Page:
221th birth anniversary of Mirza Ghalib, the poet who took Urdu to the zenith of glory, was observed on Thursday. Ghalib was, truly, the poet who took Urdu to the zenith of its glory as a poetic language. Born on 27 December 1797, in Agra, Ghalib was a nobleman in the court of the last Mughal emperor, Bahadur Shah Zafar, and was a good friend and poetry coach to Zafar.
He is said to have written his first poem at the age of 11, and by 19, was writing verses that became increasingly incomprehensible to even his contemporaries. And yet, even today, his popularity across the Urdu-Hindustani speaking people of the subcontinent is unparalleled.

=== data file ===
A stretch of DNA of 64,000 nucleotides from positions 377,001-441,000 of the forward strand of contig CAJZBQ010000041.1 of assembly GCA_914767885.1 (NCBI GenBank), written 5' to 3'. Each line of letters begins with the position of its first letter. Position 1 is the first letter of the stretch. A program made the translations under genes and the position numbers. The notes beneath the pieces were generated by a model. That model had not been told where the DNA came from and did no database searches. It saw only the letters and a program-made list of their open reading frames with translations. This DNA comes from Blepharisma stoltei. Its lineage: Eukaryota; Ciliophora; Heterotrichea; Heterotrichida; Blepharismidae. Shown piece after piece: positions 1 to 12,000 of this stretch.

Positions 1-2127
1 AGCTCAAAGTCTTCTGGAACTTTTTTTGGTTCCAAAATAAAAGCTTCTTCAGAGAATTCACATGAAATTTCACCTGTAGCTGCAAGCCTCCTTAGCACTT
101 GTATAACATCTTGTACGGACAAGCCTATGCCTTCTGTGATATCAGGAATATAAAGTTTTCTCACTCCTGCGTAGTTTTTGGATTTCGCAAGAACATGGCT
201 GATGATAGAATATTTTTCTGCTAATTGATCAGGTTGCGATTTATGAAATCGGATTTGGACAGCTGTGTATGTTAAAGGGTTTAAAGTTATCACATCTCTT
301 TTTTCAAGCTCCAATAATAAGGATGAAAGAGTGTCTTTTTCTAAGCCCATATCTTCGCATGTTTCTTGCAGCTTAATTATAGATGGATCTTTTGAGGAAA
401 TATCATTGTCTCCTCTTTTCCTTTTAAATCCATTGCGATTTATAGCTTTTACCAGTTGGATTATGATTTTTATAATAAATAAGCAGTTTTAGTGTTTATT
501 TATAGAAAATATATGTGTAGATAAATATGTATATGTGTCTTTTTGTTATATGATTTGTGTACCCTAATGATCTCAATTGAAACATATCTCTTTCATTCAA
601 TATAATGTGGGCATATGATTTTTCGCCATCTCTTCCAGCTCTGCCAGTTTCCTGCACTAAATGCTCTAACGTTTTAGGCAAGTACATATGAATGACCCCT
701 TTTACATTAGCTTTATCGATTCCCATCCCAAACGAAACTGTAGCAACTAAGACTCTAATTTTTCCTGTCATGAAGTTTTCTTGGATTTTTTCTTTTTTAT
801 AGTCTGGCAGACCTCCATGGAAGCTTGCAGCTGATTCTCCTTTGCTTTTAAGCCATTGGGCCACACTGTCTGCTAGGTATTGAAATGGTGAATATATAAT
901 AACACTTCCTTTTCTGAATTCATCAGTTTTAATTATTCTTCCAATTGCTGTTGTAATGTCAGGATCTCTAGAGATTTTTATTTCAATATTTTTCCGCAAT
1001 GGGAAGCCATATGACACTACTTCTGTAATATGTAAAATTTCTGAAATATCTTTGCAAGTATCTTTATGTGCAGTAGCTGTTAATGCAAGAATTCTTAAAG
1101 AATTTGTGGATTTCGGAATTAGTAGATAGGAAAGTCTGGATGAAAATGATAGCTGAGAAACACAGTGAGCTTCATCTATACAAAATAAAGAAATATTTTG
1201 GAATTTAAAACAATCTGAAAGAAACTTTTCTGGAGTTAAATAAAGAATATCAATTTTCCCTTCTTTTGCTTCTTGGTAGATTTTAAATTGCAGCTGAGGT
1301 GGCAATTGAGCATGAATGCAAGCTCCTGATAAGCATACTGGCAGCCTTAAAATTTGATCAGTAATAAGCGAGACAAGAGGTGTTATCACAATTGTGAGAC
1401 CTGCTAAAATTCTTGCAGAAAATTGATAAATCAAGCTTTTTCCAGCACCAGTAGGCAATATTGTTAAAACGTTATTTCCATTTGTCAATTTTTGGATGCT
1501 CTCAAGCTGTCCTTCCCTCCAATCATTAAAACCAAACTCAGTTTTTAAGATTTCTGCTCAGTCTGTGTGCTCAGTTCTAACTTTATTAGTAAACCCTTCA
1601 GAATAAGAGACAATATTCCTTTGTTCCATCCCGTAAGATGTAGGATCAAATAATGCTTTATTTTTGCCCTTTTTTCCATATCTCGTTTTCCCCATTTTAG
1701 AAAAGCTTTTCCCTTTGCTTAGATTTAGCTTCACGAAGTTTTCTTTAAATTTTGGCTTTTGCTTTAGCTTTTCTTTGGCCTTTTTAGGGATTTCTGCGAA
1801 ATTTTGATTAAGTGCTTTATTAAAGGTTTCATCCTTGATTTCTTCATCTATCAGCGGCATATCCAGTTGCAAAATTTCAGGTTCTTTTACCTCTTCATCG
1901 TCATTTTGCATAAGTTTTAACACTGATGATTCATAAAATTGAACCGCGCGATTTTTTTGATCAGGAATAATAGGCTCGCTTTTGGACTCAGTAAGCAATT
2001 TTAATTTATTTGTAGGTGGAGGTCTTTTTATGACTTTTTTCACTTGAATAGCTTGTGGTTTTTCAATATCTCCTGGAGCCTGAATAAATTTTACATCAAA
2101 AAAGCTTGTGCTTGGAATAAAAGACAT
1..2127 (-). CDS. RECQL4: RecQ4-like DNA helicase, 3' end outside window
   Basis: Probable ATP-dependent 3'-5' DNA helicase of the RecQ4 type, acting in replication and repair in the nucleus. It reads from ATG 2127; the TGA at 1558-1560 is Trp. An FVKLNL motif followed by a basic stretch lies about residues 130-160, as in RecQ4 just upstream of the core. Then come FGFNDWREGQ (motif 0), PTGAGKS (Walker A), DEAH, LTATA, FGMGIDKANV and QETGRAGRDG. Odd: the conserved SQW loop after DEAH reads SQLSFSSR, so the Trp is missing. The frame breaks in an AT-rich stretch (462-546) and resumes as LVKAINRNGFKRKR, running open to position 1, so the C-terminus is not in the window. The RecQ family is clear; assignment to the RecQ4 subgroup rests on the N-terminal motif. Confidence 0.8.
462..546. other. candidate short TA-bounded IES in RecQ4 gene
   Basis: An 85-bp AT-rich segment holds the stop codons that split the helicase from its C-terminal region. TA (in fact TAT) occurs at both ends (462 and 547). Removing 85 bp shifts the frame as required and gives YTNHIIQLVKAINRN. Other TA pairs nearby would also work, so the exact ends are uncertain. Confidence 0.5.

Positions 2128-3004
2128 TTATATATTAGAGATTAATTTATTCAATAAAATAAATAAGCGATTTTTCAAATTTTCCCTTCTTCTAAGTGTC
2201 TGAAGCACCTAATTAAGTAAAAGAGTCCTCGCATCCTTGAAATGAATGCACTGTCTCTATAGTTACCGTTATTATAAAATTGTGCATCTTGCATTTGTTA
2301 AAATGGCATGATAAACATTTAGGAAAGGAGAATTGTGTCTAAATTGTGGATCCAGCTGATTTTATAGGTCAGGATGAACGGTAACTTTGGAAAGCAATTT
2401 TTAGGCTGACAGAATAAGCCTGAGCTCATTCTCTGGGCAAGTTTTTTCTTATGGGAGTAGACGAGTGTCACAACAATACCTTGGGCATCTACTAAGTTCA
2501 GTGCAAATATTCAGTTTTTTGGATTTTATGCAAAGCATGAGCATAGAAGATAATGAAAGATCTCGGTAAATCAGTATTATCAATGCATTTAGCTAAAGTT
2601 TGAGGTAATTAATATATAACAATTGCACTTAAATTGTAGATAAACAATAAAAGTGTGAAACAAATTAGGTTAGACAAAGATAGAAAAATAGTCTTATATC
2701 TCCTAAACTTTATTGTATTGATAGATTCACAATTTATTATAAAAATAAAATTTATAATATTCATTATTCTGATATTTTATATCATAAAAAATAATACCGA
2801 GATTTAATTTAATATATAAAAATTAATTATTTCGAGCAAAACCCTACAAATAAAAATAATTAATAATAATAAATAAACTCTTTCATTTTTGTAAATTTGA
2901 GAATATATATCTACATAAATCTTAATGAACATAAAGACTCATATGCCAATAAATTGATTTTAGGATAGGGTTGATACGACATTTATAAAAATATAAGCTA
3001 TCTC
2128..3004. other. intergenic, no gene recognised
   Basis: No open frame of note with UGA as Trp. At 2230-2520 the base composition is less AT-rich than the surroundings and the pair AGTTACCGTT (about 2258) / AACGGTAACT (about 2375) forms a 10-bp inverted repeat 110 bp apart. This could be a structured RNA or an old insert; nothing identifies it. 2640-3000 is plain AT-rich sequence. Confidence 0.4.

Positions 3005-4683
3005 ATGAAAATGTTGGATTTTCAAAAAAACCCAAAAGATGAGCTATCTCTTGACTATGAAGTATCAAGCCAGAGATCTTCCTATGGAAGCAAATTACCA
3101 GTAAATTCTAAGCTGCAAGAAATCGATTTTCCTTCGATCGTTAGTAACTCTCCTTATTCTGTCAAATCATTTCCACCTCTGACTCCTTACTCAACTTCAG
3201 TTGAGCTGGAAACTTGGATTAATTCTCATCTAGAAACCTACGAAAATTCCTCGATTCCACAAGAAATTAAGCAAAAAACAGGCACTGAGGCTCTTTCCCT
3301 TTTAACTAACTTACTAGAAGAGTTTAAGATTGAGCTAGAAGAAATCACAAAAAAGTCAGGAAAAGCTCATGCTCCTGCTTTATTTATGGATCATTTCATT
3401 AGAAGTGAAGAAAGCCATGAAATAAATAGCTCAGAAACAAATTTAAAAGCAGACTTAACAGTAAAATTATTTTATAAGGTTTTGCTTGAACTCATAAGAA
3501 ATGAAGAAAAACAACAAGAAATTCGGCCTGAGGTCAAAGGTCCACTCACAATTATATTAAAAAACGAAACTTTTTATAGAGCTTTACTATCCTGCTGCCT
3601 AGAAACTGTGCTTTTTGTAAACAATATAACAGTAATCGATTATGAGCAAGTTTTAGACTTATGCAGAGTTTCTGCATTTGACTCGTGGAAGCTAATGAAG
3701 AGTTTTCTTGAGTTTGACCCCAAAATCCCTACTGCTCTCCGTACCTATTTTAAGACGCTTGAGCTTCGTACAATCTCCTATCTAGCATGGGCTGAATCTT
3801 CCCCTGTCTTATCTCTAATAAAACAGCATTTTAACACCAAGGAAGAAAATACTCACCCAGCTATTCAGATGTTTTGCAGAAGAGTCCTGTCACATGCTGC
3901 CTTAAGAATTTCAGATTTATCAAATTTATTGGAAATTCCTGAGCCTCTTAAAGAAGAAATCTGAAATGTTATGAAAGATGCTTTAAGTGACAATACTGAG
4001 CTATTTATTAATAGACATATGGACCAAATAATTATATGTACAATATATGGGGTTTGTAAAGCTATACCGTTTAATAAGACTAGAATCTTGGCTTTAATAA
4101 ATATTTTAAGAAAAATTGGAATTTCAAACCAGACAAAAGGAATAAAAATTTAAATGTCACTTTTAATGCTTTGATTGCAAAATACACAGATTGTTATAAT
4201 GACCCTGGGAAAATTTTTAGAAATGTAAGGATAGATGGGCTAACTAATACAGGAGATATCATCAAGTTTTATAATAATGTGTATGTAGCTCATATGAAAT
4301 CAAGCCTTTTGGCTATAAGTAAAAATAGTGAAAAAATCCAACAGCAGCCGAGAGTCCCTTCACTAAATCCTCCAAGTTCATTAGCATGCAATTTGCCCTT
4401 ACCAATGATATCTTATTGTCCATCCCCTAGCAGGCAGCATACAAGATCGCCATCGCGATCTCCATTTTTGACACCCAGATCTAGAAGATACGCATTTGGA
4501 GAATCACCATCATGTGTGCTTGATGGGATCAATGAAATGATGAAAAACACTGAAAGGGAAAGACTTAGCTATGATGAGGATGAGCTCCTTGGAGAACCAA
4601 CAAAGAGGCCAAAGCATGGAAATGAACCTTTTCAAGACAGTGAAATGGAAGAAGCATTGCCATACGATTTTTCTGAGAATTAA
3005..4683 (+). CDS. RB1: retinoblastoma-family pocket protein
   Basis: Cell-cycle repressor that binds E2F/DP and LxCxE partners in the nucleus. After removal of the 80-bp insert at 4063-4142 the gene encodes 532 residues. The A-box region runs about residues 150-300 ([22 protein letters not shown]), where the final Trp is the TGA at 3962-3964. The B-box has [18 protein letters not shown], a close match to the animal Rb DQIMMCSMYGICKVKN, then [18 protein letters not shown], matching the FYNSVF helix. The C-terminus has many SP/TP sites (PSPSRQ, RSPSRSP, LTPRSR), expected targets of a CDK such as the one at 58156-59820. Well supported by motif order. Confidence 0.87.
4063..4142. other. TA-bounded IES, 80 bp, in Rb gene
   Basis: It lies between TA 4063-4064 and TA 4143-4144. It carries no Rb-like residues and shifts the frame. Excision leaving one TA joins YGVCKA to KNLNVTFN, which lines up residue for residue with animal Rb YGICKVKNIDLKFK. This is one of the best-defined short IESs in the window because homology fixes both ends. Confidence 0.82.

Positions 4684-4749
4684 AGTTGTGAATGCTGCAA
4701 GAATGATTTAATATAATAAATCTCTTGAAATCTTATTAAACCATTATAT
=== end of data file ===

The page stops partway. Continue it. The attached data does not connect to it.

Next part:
Ghalib had been married at the age of 13 to Umrao Begum, but it was an unhappy marriage, compounded by the death of seven infant children. He once wrote there was only one pain greater than marriage — the pain of life itself. This pain echoed throughout his poetry, and is considered one of the key reasons for his resonance with generations of shayari-lovers, alongside his obvious mastery over Urdu and its parent, Persian.
Ghazals like Hazaaron khwahishein aisi and Dil-e-naadaan tujhe hua kya hai are perfect examples of this heady cocktail of pain and wordplay, and windows into the life of their creator. Two sites associated with Ghalib are now shrines to him — the Ghalib Haveli in Ballimaran, which was bought from local shopkeepers and turned into a walk-in tribute gallery, and his tomb at Nizamuddin, near the tomb of the Sufi saint Hazrat Nizamuddin Auliya. While he earned fame as a poet in Zafar’s court, it was nothing compared to how the world remembers him today.—INP